Retailers who are nimble enough to maneuver through this landscape, negotiate better leases, and plan their expansions wisely will have more opportunities to thrive in 2017 and beyond.

The Convergence of Stores and E-commerce

Convergence is one of retail’s biggest buzzwords right now. According to Forrester, “The physical and digital worlds are converging and with it so are your channels. Retail is at the epicentre of disruption.” That’s right – more disruption. They go on to illustrate their point with a vision of interactive videos extending e-commerce into endless store aisles, mobile apps guiding customers as they browse, and even connected coffee machines automatically reordering your drinks.

Vend’s 2017 Retail Trends and Predictions highlight several of these convergence themes, too. Among them are:

  • Providing unique in-store experiences
  • Adopting mobile payment solutions
  • Incorporating apps, services, and third party vendors to enhance the customer experience
  • Investing in omnichannel sales and distribution
  • Analyzing data for more customization and personalization in-store and online

In regard to personalization, TimeTrade’s State of Retail 2017 report suggests that retailers left more than $150 billion on the table last year by lagging behind on personalizing their services.

At BigCommerce, they describe the goal of omnichannel solutions as solving the “what customers really want” problem. In this way, omnichannel customer experiences aim to transcend any one medium by simply providing shoppers what they want, when they want it.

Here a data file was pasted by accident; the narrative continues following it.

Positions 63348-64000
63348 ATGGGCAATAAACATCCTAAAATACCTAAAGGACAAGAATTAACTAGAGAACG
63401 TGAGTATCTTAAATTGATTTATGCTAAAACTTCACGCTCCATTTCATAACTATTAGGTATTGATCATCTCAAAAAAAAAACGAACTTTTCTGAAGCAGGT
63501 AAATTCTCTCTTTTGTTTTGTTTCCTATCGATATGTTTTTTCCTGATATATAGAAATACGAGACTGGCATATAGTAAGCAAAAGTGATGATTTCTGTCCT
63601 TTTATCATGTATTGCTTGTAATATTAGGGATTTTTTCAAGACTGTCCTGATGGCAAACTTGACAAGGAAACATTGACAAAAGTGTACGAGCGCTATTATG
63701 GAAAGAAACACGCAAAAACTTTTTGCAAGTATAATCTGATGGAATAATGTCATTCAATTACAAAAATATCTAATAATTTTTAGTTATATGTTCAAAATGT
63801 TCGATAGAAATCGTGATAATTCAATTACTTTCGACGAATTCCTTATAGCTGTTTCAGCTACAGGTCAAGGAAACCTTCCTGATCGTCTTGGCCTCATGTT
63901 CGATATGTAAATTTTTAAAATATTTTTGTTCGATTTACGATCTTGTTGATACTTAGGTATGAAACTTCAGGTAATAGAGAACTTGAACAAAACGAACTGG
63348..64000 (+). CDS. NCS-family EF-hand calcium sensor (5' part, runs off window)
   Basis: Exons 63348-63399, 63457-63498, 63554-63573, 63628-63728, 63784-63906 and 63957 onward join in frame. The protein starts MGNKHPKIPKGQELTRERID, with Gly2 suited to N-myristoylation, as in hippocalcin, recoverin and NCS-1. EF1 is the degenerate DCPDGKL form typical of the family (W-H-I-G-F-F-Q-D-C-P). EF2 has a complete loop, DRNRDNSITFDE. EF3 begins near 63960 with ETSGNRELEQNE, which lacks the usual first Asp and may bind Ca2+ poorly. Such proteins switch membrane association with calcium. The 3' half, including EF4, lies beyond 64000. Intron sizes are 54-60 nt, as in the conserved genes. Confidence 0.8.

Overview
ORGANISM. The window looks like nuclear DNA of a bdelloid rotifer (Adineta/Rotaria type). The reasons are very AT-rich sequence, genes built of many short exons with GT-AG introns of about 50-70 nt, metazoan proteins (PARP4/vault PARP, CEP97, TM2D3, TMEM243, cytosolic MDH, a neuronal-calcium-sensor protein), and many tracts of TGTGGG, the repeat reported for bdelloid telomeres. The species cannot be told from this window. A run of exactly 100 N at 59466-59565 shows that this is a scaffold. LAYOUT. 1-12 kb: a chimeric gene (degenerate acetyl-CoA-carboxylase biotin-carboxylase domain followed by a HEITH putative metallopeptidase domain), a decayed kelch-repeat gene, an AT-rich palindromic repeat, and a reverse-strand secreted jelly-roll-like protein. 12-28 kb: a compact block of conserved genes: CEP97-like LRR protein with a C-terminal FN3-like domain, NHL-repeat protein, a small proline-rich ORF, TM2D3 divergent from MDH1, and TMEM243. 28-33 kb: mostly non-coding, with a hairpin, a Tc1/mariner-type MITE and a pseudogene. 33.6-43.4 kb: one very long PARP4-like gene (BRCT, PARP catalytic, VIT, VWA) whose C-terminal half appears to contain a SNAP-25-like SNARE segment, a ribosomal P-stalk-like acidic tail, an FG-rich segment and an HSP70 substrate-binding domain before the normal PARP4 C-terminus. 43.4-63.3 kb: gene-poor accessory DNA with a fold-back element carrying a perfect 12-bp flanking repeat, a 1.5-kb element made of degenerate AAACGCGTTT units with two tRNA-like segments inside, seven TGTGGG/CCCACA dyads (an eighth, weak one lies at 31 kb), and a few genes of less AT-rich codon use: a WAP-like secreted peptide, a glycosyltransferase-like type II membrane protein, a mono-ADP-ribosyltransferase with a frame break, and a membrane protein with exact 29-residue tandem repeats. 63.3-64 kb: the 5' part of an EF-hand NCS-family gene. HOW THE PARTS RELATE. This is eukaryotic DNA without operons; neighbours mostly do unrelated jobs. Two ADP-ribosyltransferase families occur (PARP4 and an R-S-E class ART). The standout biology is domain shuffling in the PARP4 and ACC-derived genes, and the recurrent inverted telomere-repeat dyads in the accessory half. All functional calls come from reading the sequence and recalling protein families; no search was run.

And these are just two examples of how today’s retailers can benefit from convergence and achieve an advantage with technology.

The Imperative of Change

In conclusion, it should be clear that retail is not dead or even dying. It is thriving in ways the industry has simply not seen before.

Opportunities abound, both in-store and online, to capture that growth (and to acquire the market shares of those who fail to adapt quickly enough). As Deloitte summarizes: “Retailers can anticipate confident spending throughout 2017, but expect unprecedented competition.”

This competition comes from giant retail chains, social media savvy sole proprietors, and online juggernauts. The one thing all your serious competition has in common? They’re embracing change.

Amazon.com is not satisfied with their total disruption of the retail industry. They’re buying Whole Foods and opening their own innovative brick-and-mortar stores. Walmart is not content with 4,672 stores nationwide and a reputation for the lowest prices. They’ve implemented an Amazon-esque marketplace for third party vendors on their website.

If these two massively successful retailers acknowledge the need for change, so can you. The future is bright in retail, if you understand that customer purchasing behaviors are changing. You can make the most of those changes by adopting new business processes and the technologies required to support them.

At DecisionPoint, we can help you provide the customer experiences people want. We can revolutionize your inventory systems and warehousing, we can implement mobile shopping and payments, we can set up your omnichannel sales, marketing, and distribution. Contact us today and we’ll show you how good 2017 could really be.